At that point in time, I went back to the two senior partners and told them that I really appreciated the confidence they had in me but since one of them was unwilling to let me do the job, I did not feel that I should continue as President. I reminded them that I never applied for the job, never asked for the job or even volunteered for it. They had asked me to do it, and I said I would, but they needed to let me do it.

Twenty-four hours later, they called me back into the office. One admitted that he still tried to do too many things the way he had done them, but I would not have that problem anymore. He was true to his word, and I was able to move things along in an orderly fashion and, most importantly, timely for the benefit of the Firm.

One of the biggest challenges that I encountered was in the fall of 2007. I was incoming President of the Indianapolis Bar Foundation for 2008, and began meeting with managing partners of other firms to solicit more financial support for the IBF. I was very fortunate to have a significant number of friends in management roles and they were always willing to assist me in response to my requests for stronger financial support. However, as one learns if you ask somebody for money and they acquiesce in your request, just be ready for their return request somewhere in the future—and in one person’s situation, continuing and continuing requests. I believe my law school professor called it Quid Pro Quo.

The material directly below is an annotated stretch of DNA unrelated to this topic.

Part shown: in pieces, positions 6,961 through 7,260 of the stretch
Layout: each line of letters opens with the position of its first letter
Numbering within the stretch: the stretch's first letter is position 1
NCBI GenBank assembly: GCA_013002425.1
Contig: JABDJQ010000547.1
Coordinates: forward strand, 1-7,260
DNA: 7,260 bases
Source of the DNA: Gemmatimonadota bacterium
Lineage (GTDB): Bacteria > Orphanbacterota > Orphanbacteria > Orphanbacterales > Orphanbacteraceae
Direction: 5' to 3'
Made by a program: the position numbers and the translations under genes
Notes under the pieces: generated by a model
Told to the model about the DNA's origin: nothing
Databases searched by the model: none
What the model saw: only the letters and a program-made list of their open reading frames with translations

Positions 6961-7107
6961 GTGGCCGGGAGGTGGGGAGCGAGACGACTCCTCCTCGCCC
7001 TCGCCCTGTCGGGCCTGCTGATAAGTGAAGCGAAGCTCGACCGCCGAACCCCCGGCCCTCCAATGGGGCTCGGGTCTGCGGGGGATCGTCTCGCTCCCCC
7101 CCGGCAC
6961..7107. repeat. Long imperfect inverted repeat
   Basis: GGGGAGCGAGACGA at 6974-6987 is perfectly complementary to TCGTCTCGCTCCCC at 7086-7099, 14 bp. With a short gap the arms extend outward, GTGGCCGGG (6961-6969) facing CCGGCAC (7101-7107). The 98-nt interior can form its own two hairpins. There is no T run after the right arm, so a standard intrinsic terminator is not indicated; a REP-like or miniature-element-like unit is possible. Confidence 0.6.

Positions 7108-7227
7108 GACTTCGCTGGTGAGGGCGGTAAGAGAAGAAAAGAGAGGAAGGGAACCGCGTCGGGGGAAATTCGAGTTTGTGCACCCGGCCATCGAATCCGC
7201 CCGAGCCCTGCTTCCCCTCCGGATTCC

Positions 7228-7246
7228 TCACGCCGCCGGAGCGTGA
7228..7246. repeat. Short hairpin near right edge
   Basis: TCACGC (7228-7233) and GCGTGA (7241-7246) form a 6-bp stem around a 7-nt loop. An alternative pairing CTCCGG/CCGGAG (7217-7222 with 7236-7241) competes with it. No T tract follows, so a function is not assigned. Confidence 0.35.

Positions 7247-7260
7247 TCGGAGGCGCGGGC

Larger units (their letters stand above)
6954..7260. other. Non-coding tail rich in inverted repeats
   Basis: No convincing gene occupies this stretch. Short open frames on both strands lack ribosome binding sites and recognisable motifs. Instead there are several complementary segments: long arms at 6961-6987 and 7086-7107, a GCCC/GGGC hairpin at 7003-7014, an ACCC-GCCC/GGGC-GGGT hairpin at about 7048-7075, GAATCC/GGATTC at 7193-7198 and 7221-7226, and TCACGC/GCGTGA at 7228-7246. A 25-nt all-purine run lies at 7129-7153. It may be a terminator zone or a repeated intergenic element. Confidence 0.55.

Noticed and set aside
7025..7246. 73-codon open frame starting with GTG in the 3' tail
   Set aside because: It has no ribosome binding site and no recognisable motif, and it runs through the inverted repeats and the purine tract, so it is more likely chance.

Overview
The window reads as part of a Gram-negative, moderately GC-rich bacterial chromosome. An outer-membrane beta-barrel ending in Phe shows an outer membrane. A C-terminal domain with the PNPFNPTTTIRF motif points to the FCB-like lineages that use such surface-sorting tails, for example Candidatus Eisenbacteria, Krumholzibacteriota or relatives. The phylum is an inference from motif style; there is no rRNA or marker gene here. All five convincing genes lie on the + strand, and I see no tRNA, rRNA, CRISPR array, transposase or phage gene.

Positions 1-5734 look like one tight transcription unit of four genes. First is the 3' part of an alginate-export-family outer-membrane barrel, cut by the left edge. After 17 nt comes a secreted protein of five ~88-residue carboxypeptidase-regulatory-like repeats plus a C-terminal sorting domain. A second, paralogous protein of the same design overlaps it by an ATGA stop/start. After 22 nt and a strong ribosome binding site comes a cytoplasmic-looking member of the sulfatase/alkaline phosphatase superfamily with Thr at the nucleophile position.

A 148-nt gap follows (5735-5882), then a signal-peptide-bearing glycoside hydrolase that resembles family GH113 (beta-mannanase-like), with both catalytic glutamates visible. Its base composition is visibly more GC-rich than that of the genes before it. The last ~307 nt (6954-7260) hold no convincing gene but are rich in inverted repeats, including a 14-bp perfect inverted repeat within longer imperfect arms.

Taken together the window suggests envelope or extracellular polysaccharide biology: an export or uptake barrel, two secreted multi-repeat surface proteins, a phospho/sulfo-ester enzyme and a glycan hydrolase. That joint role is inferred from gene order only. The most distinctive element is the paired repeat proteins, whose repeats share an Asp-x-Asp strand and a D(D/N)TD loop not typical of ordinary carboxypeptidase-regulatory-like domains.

During a couple of those discussions, two local firms asked me if we would consider a merger. I had never really thought about it, the firm had continued to grow at a manageable rate, profits continued to increase and we were doing well overall. Nonetheless, I felt a responsibility to our partners and our young lawyers to pose the question among our executive committee and ultimately to the partners. There were some benefits of considering being larger, so we asked a consultant to evaluate both firms. Unfortunately, when you try to merge with a local firm and you have strong litigation departments, conflicts of interests in common cases are routine. These firms were no different, so we had to pass. On the heels of understanding those problems, we had a couple of out-of-state firms reach out to us but neither of which really made any sense. It was about that time that we learned of Benesch and the potential for an integration. We spent approximately six months evaluating the numbers and the clients to determine if two and two could make five and we concluded that it could. We spent another six months getting to know the people at each firm to be sure that our philosophies on client service, staff appreciation and life in general were consistent. We concluded they were and after almost one year of discussions and negotiations, we held a vote among our partners and while the vote was not unanimous, it was substantial to integrate with Benesch, and rest is history.